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IA: Sex Offender Registry marks 20th year

WATERLOO | Iowa’s Sex Offender Registry marked its 20th anniversary this year. Judging the list for effectiveness, though, depends less on longevity and more on users’ expectations.

The law went into effect in 1995 and the state’s website, iowasexoffenders.com, launched five years later. Full Article

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  1. Mike

    Sgt. Steve Peterson, Black Hawk County Sherriff’s Office: “It is not always the people already convicted of sex crimes and registered as sex offenders to be the ones to watch out for, but more so those who are not yet known.”

    It’s sad when law enforcement isn’t aware that 95+% of sex offences occur from people who ARE ALREADY KNOWN by the victim and aren’t registered citizens!

    Interesting comments by the author about the popularity of the registries and opposition that would be faced if they were defunded even though they aren’t effective at meeting most of the goals that were used to justify their creation.

    • Jojo

      Yes we’re coming up to that really scary Holiday soon . . .not Halloween, Thanksgiving!!

  2. Q

    What a crock!

    “Cowman, though, noted other studies support sex offender registries and their ability to deter re-offenses and protect the public.

    “Protection and deterrence is still a viable part of our mission. It’s just really, really hard to measure,” he said.” You can’t measure something that doesn’t exist, you dolt!

    Show me one documented case where the registry saved “just one child” or prevented anything. You can’t, because it never has done either; that’s a fact!

    This next statement shows how out of touch with reality people really are.

    “We don’t know what information a parent gleaned from that that helped a parent make a good decision,” Cowman added.

    This is all too foolish for me to continue this post!

    • Timmr

      They construct all sorts of surveys to measure what you might buy or who you may vote for. How come they can’t do a survey to see if Megan’s law is doing any good. Simply, they do the “it’s too complicated” foil to avoid the truth that may threaten their narrative. The narrative is a drug they can’t imagine living without.

      • David

        Well, who would they be surveying? If it’s the woman-on-the-street then that would be a survey with a foregone conclusion.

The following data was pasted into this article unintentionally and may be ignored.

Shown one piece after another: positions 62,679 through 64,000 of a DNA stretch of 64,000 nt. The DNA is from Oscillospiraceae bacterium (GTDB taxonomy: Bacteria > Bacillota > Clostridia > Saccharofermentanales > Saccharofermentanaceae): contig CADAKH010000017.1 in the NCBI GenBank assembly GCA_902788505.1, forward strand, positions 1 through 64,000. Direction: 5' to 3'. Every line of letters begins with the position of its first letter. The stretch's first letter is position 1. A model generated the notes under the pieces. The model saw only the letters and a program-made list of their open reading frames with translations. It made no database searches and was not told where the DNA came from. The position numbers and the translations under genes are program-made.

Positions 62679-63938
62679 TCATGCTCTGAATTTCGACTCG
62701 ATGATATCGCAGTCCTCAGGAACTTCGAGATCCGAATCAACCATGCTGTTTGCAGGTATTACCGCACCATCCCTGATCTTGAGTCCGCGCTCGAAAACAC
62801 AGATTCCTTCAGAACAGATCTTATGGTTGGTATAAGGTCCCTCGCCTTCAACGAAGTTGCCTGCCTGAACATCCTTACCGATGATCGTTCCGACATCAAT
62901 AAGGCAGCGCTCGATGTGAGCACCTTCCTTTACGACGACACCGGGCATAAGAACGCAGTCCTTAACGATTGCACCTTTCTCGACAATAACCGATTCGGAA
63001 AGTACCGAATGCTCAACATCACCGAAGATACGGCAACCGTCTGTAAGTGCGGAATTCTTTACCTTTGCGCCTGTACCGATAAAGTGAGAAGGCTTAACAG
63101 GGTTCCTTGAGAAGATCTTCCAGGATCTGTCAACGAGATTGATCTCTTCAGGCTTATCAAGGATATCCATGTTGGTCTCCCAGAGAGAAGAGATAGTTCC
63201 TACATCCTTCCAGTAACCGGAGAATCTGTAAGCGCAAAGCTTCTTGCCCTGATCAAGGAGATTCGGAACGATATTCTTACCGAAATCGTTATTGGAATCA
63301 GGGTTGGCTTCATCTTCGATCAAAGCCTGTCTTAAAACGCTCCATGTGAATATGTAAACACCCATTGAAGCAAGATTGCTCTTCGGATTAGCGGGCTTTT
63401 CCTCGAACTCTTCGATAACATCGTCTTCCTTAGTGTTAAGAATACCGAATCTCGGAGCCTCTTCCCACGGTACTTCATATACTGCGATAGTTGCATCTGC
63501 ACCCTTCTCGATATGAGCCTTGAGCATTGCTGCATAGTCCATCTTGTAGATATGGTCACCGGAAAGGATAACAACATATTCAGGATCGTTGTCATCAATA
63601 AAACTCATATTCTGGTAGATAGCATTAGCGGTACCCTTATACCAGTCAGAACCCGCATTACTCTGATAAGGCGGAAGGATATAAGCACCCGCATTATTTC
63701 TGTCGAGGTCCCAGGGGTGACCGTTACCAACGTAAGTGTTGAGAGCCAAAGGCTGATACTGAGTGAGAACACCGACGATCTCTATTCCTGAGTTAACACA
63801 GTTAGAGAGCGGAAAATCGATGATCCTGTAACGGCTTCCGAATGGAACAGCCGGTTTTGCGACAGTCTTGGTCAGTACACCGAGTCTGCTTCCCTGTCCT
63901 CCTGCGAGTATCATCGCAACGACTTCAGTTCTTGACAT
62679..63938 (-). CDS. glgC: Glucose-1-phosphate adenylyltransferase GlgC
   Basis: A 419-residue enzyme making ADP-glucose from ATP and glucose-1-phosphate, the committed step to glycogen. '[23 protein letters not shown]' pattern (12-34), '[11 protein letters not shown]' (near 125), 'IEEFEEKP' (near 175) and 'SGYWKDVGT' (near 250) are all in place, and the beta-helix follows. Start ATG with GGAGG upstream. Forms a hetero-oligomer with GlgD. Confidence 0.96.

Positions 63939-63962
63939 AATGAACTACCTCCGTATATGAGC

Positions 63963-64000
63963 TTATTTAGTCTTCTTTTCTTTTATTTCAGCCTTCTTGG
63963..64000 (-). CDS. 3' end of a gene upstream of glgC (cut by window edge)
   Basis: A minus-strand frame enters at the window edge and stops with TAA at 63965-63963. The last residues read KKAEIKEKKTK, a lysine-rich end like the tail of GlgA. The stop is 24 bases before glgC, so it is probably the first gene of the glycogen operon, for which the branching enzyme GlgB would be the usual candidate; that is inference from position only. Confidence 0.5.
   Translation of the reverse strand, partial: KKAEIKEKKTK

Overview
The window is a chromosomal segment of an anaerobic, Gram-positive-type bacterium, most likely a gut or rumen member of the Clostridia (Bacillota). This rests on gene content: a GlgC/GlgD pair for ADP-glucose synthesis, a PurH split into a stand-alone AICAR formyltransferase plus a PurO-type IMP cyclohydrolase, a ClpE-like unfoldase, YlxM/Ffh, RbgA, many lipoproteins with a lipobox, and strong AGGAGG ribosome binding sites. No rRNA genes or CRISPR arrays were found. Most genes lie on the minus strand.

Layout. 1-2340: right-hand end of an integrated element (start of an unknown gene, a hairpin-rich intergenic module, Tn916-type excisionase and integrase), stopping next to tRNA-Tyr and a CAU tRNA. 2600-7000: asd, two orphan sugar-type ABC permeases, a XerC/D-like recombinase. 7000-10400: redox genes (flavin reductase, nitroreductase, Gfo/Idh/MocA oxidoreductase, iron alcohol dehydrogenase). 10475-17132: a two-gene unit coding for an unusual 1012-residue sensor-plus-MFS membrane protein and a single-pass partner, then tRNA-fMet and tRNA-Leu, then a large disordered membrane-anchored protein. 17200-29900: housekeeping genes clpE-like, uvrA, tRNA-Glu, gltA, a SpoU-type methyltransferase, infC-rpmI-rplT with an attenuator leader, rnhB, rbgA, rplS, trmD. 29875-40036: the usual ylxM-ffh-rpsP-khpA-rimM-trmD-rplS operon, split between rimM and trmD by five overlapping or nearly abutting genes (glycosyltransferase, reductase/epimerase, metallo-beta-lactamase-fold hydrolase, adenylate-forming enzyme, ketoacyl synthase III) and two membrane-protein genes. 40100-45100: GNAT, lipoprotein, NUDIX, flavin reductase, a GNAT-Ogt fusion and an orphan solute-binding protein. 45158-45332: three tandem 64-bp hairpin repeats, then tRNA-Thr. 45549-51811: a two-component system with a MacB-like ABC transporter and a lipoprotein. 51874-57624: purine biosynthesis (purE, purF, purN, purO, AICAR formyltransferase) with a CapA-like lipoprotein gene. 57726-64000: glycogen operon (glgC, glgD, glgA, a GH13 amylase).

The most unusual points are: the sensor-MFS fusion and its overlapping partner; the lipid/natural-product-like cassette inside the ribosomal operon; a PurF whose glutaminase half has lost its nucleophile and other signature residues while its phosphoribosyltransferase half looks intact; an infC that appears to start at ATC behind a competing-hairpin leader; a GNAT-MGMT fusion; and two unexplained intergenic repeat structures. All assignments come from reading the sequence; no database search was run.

Even law enforcement would certainly be conclusively for registries even though there would be a few honest outliers with the intelligence and sophistication to know that the registry stinks.

        The problem is that we have BECOME that society which believes that a majority of citizens can impose their morality and irrationality upon everyone, by virtue of their majority. In other words, a society RULED by surveys/outraged voters.

        Our struggles, more than any others, are due to the ignorant tyrannies created by an uninformed and hysterical majority.

        It is not about giving more power to the throngs but less. Or, at least, less power over the lives of others.

        • Timmr

          I didn’t mean surveying opinions, but surveying in the broad sense of the word meaning “look over the whole landscape.” Science is not about absolutes, one can always feed doubts by gaps in the record: snow in Washington DC to “disprove” a warming Earth, a missing link in the fossil record to disprove evolution, an 100 year old who had smoked all his life to disprove the dangers of tobacco. I think there is enough evidence, and the key is enough, not complete, evidence, some of which is highlighted in this article, to show the public registry is counter-productive at all levels.
          There is also evidence “that society which believes that a majority of citizens can impose their morality and irrationality upon everyone, by virtue of their majority” or, I might add by brute force, will implode, unless it changes its irrational behavior.

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